Brief Overview and Critique of Involved Study
In the scientific community, there has been discussion for a while regarding the possibility of a connection between Autism Spectrum Disorder (ASD) and gastrointestinal infections. This debate was actually the start of Andrew Wakefield starting the myth of vaccines causing autism (they don’t!) A team of researchers has recently concluded that there is no significant difference in the overall prevalence of GI symptoms in children suffering from ASD. In fact, an editorial article within the Expert Review of Gastroenterology and Hepatology, a world-renowned magazine, indicates that an article in the journal Pediatrics cited a study by Ibrahim et al. for evidence when discussing this matter.
However, there are several flaws and limitations in Ibrahim’s study which could have contributed to an incorrect conclusion. Therefore, it is quite important to consider some of these aspects of the study. For example, the editorial mentions that Ibrahim’s study was retrospective (using past information), suggesting that many of the medical records that were utilized may have been incomplete. Furthermore, it was not clearly indicated whether children with conditions such as Asperger’s were included in the group of children that were deemed to have been diagnosed by ASD. In regards to the diagnosis, many of the children seemed to have not been properly diagnosed with ASD but rather just some of the associated symptoms such as a delay in speech and language.
Additionally, the study poorly grouped many different GI problems into one main category. For reference, the infamous condition of gastroesophageal reflux disease is considered to be far more prevalent in children with ASD but was unfairly grouped with far less worrisome symptoms such as “vomiting” in the study. Also, researchers involved in this study did not list any pieces of information about how long GI symptoms persisted (or the severity of it for that matter) in the experimental group, made-up of ASD children, and the control group. Furthermore, researchers neglected to take into consideration details such as different types of diets or dietary medications involved in the different children that were used as subjects. Many clinicians have suggested children go on special diets such as “keto” or “Whole 30” and there is currently no information on whether it has affected autism symptoms.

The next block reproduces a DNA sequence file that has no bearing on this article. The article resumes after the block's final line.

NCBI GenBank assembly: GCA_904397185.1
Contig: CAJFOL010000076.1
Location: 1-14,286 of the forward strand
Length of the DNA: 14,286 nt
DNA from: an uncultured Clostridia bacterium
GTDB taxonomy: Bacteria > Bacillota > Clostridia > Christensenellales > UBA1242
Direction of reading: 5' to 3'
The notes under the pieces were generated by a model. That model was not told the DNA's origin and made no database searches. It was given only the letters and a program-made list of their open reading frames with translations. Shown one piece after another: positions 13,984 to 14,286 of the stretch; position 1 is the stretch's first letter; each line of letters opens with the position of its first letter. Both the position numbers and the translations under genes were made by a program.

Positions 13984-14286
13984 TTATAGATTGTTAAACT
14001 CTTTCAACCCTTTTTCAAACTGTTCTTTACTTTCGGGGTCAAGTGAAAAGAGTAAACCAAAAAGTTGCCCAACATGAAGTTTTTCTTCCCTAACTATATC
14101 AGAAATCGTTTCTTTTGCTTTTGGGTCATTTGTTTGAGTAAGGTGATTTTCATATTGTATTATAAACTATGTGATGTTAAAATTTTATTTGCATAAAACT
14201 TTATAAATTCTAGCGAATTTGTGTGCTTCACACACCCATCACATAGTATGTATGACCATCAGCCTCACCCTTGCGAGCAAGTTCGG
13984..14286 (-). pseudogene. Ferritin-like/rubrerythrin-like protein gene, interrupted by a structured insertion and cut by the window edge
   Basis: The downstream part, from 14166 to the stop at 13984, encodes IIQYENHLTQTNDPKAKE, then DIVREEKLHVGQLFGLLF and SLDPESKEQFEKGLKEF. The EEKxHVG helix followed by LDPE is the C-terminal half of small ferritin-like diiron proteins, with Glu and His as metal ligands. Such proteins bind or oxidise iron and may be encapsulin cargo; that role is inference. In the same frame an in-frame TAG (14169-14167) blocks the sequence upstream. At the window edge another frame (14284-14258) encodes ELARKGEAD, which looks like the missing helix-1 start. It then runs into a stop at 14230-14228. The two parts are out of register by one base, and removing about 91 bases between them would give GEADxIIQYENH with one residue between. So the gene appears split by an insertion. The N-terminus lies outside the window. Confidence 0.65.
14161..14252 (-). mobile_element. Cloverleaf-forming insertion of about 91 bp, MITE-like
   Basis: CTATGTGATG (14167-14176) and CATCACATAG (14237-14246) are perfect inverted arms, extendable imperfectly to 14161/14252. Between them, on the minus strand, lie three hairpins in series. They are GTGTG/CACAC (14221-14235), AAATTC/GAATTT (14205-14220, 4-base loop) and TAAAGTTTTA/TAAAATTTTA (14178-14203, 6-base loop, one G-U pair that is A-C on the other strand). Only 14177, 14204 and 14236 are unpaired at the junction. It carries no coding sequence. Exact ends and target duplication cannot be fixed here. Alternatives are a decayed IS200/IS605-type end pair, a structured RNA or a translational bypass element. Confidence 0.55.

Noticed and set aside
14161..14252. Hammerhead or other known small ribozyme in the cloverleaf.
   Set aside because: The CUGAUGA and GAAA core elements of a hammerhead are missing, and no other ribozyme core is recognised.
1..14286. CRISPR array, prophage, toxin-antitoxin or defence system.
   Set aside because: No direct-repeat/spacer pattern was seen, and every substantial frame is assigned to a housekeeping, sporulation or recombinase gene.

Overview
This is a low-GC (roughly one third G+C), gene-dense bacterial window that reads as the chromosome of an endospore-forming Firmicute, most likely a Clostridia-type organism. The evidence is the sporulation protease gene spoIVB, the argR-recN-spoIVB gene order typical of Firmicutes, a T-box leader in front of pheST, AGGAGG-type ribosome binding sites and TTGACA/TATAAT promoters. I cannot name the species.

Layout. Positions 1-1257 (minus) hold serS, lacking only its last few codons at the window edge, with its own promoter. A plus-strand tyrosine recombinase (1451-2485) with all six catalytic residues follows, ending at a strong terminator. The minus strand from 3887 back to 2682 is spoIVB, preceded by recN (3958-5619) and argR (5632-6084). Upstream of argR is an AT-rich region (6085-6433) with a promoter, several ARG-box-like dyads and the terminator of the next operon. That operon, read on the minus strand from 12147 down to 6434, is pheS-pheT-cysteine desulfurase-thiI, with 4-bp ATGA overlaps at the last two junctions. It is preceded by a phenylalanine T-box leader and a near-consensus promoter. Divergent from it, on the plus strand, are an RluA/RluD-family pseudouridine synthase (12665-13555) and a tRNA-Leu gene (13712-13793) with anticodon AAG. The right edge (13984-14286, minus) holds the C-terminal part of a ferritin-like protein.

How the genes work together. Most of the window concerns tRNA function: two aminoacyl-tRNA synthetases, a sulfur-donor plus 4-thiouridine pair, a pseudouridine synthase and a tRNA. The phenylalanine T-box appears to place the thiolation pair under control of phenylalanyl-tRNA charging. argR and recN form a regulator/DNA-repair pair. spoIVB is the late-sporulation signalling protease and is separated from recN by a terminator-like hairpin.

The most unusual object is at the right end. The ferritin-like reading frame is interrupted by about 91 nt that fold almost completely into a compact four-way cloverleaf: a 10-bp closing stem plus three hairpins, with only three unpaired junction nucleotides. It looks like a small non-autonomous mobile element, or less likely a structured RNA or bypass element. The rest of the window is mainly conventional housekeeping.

The editorial by the Expert Review of Gastroenterology and Hepatology accurately discusses the grave implications of conducting a study with the degree of flaws such as the study by Ibrahim and his team of researchers. It is never sufficient to make a medical conclusion based on one study. However, inaccurate conclusions for children of any condition, not just ASD, can affect their lives. The children who have ASD may have had serious GI symptoms that should have been addressed. Additionally, faulty studies can lead to conclusions that mask important details. For example, it is mentioned in the editorial that “...43% (nine out of 21) of children with autism spectrum disorders had altered intestinal permeability (leaky gut) compared with 0% of controls (zero out of 40)” (Brown and Lewis, 2010). The problem with altered intestinal permeability is quite serious but could have been easily shadowed by Ibrahim’s conclusion that there is no significant difference.
Article Utilized Primarily
Brown, Amy C, and Lewis Mehl-Madrona. “Autoimmune and gastrointestinal dysfunctions: does a subset of children with autism reveal a broader connection?.” Expert review of gastroenterology & hepatology vol. 5,4 (2011): 465-77. doi:10.1586/egh.11.46
Ibrahim SH, Voigt RG, Katusic SK, Weaver AL, Barbaresi WJ. Incidence of gastrointestinal symptoms in children with autism: a population-based study. Pediatrics 124, 680–686 (2009).